What do New Zealand, Germany, and Taiwan have in common? Aside from having successfully reduced cases of COVID-19, all three have female leaders.
The connection has drawn attention and is no coincidence. Not simply because these countries’ leaders are women, but because as women they do not carry the baggage that can prevent male leaders such as Donald Trump from taking science-based measures such as setting and respecting national standards for wearing masks. In other words, concerns about their manliness.
Current rhetoric in political circles is rife with undertones of manliness.
When Jeff Sessions decided to recuse himself from the Russia investigation, Trump disparaged him as “very weak” and not “being a man.” He refers to Gov. Gretchen Whitmer as “that woman from Michigan.” Amid the wave of protests triggered by the death of George Floyd, he has pushed for governors to “get tough,” telling them, “most of you are weak.”
Trump takes us back to an earlier era when accusations of unmanliness in politics were less coded. In the late 1890’s, when President William McKinley sought to avoid war with Spain over its brutal treatment of Cubans, Theodore Roosevelt, then a Navy bureaucrat, accused McKinley of having “no more backbone than a chocolate éclair.” Jingoist newspapers agreed, calling McKinley a “goody-goody man”—or no man at all.
The New York Journal published a cartoon depicting McKinley as an elderly woman pushing a broom against the will of Congress and “The People,” represented as menacing ocean waves. The caption read “Another Old Woman Tries to Sweep Back the Sea.”
Roosevelt and other hawks declared that war against Spain would strengthen American men, who had become too “soft” in their view. If men were stronger, the argument went, women would give up their quest for the vote and focus on being wives and mothers, satisfied that the nation was in good, manly hands. As sociologist Michael Kimmel has written, “The story of America [is] a story of proving and testing manhood.”
In the face of the threats we are confronting today, including a pandemic and climate change, it is important to remember that even in the 1890s a large number of men did not support a martial definition of manliness.
Sen. David Hill (D-NY), for example, asserted that whether to fight Spain was not “simply a question as to whether we were brave enough people to enter upon the experiment.”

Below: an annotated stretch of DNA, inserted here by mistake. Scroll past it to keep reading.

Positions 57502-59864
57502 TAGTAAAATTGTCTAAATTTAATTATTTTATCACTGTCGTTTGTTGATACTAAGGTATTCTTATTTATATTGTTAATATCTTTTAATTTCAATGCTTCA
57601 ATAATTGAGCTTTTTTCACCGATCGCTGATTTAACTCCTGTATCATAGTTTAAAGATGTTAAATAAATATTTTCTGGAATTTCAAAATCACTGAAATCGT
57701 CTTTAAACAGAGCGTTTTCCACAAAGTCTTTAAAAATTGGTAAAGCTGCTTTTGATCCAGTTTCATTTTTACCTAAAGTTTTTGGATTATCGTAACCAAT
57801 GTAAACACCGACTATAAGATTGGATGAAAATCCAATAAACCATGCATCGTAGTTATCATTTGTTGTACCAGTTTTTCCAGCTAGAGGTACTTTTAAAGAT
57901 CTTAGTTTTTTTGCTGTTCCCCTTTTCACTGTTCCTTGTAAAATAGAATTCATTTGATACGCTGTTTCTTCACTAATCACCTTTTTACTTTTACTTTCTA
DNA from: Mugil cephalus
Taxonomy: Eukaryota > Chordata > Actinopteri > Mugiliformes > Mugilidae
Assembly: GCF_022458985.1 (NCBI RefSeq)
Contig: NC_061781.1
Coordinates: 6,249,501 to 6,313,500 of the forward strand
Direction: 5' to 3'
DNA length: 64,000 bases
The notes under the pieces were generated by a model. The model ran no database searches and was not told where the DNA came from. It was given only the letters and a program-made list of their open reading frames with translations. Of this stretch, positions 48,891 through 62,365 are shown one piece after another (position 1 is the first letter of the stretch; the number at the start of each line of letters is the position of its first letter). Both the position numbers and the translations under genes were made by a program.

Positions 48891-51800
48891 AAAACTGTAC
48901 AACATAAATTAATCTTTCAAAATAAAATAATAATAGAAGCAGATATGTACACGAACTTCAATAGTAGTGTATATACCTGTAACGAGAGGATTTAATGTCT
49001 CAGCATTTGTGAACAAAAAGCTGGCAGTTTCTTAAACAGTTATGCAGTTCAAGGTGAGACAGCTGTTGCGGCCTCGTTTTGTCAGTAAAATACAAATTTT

As historian Kristin Hoganson writes, Hill “and like-minded leaders regarded the Cuban issue not as a crusade but as a policy issue to be settled by sober statements and foreign policy authorities. In effect, they contended that the kind of manhood that should govern foreign policy debate was…that of the dispassionate, educated expert, someone who exercised restraint and sober judgment.”
That sounds a lot like the debates over how to respond to COVID-19: medical expertise and the virtues of compassion and restraint versus assertions of individual “freedom” to do as one pleases. And rhetoric around the pandemic is as rife with undertones of manliness (or lack thereof) as our political rhetoric overall.
Just look at the signs on highways entering Manhattan that read “Cover Your Face in Public. We are New York Tough.” And at President Trump’s constant scoffing when asked why he doesn’t wear a mask—which he has said would make [him] look ridiculous for prioritizing health over business. How unmanly.
When it comes to COVID-19, unlike manliness, different approaches can be measured objectively by numbers of cases and deaths. By that measure, heads of state in places such as New Zealand, Germany, and Taiwan who imposed isolation measures early and relied on medical experts to inform their policies clearly saved lives. Free from concerns of manliness, they responded to a major problem dispassionately, based on “sober judgment” and without regard to bravado.
It can take more strength to tell people not to act than to encourage their aggressiveness. The leaders who imposed swift quarantines showed such strength. The adverse economic impacts of curbing movement and commerce were easy to anticipate, but the upside was not clear: what if the quarantines did not prove effective in reducing virus transmission and death?
Today, few officials would argue that a course of action is right because it is “manly.” A statement such as “I want American manhood asserted” (Sen. William M. Stewart (R-NV), speaking in 1897) would be considered as retrograde in 2020 as “men working” signs.
But concerns with manliness persist just below the surface. When Texas Lt. Gov. Dan Patrick (R) said he was willing to die to save the economy, that echoed men such as Stewart and Roosevelt. Faced with an enemy unbeatable through physical force, Patrick turned to dying for his country as a supposedly heroic option.
Yet COVID-19 teaches that strength is not the same as physical power, nor is strength male or female. Those who insist on characterizing it as an enemy in a war must accept that in this war, the men and women who made us stand back may have shown the strength we most need.
Getting to the truth has been the constant in Marian E. Lindberg’s career, first as a journalist, then as a lawyer, environmentalist, and author. Her new book, Scandal on Plum Island: A Commander Becomes the Accused (East End Press) is the product of extensive research into a 1914 trial and reveals the origins of homophobia as a federal policy.